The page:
If you’re lucky enough to live in a place with long winters and short days, you know just how precious natural light can be.
If you’re only getting a brief shot for natural light each day, it’s
important to maximize the amount of natural light that you get in your
We’ve put together this helpful article to help you find ways to
maximize the daylight you get indoors in winter. Keep reading and let
the light in!
Why Is Natural Daylight Important?
So, why do you need natural light in your home? There are numerous reasons.
Studies have shown that natural light is important for health. Exposure to sunlight helps the body produce vitamin D.
Vitamin D is key for bone health and it can reduce the risk of some cancers. It’s also vital for mental health. Studies show that getting enough sunlight boosts your mood overall.
For people who suffer from seasonal affective disorder (SAD), getting enough sunlight can lessen or alleviate symptoms. Sunlight can also boost productivity.
Getting natural daylight in your home can also lower your energy bills. Allowing as much sunlight in while it’s light out (and closing all the curtains after dark) can warm your house naturally.
Ways to Increase Natural Light in the Home
There are ways to maximize the amount of daylight you get in your
home during the winter. Here are a few of the best ideas to help you let
in the light.
We’ll start with one of the obvious ones — get larger (or more!)
windows in your home. It’s not the cheapest option of them all, but it
is a smart investment.
Larger windows give you more daylight in addition to increasing the
value of your home. If you’re soon facing window replacements anyway,
consider whether you can enlarge a few of the existing ones.
Bonus — new windows are energy efficient, too. So in addition to more
light and increased home value, you also have lower energy costs.
Solar Tubes or Skylights
Do you have a room in your house that gets very little natural light?
It could be a bathroom with no windows or a large room that only has
windows on one wall.
If this is the case, consider having solar tubes or skylights
installed. Solar tubes are essentially reflective tubes that shine
sunlight into otherwise dark areas of the home. Since they are compact,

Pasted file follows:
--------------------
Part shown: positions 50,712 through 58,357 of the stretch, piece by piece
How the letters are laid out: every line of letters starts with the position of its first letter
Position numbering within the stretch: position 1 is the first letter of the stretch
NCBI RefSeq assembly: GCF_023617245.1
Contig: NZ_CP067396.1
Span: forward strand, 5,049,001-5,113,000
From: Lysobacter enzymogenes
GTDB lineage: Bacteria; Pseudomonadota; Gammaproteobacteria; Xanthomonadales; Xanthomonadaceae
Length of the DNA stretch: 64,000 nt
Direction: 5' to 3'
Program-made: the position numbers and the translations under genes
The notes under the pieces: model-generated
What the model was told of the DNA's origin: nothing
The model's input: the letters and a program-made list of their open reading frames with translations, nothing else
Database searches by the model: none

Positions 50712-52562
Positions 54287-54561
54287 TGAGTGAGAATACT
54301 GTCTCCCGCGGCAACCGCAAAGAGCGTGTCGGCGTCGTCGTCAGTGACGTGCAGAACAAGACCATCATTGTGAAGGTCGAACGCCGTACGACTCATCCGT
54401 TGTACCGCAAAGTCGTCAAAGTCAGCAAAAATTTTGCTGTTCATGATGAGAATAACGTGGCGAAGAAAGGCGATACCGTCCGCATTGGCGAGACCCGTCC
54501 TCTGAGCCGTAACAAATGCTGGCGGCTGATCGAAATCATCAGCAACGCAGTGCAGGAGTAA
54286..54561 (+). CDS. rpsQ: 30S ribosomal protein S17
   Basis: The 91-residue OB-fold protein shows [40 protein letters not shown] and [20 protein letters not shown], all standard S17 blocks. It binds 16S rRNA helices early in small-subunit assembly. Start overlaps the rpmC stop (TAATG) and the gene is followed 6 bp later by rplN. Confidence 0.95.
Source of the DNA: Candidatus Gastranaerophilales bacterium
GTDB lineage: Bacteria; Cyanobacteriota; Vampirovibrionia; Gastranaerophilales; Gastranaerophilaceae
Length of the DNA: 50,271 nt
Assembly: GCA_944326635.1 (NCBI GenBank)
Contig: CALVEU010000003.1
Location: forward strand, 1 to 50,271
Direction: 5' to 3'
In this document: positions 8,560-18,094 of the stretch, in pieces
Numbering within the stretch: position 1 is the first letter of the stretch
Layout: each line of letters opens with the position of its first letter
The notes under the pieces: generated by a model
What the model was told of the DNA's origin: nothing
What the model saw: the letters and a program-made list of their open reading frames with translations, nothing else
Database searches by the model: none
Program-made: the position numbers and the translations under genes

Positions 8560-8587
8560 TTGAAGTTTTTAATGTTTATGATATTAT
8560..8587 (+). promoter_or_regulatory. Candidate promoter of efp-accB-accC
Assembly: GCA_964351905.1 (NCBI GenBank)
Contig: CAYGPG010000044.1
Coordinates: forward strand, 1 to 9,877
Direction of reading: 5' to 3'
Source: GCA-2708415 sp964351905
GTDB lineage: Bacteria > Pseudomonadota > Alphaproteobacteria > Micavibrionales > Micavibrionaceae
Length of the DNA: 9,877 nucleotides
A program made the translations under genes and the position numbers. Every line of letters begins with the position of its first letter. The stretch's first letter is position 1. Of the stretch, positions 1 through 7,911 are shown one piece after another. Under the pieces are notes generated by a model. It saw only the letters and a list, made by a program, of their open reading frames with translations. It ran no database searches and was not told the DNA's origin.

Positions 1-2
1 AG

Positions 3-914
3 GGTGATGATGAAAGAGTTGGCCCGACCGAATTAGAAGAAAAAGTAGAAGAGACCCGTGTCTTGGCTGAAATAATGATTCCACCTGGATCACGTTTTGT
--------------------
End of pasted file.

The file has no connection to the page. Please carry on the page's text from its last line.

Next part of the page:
solar tubes work in closets, hallways, or bathrooms.
Skylights need a more room, but they allow a good amount of light into bedrooms, living rooms, or kitchens.
Remove Window Screens
This is a simple step that can make a big difference.
When winter rolls around, you won’t be opening your windows for a few
months. In order to maximize the light that comes in from each window,
remove the screens and store them until spring.
Keep Window Glass Clean
Even if your windows look clean, they might not be.
Take a washcloth and glass cleaner to each window before winter hits.
Clean the inside and outside if possible. You’ll be surprised how
quickly dirt, dust, and grime accumulate on the glass.
A good wipe down will allow each window to let in the most amount of
natural light during daylight hours. You will notice a difference!
Trim Branches and Boughs
If you have a wooded lot, take stock of the trees near your home before winter comes around.
Do you have large trees that shade your home? If so, consider
trimming back larger branches and boughs that hang near windows and
block light. This helps let as much light in as possible while also
allowing more natural sunlight to warm your home during the day.
Hang Mirrors Strategically
Large mirrors, when hung strategically throughout your home’s
interior can bounce natural light into otherwise dark corners and
Big mirrors are best. Hang mirrors across from large windows and keep the curtains open during the day. The light reflecting from the mirror will brighten the room considerably. Plus, it has the added bonus of making your space appear larger.
Go Easy with the Window Treatments
Heavy, dark curtains and valances won’t do a dark space any favors. Keep window dressings light and airy.
Bamboo blinds, roller shades, or sheer, light-colored curtains are
the best options. If you do need a lined curtain, pick one in a light
color like white or light blue to reflect more light into the room.
Consider Your Paint Colors
If you live in a cold climate with long winters, choose your interior
paint colors wisely. Although a navy blue wall is trendy and beautiful,
it won’t help you come winter.
Remember that light colors reflect light while dark colors absorb it.
If you want to maximize the amount of natural daylight throughout your
home, stick to bright wall colors. White is always a classic neutral,
but pale gray, soft blue, ivory, and light greiges work well, too.
Are You Craving More Sunlight This Winter?
If you have a dark home with small windows, and you suffer through
long, gray winters, start thinking of ways to increase the amount of
natural daylight that your home is getting. By planning ahead, you will
be prepared for the change of the seasons.
If you’re in the Stouffville, Ontario area and in the market for new windows, glass doors, a sunroom, or custom mirrors, get in contact with us today! Our expert team would love to discuss ways to brighten your home and help you survive another long winter.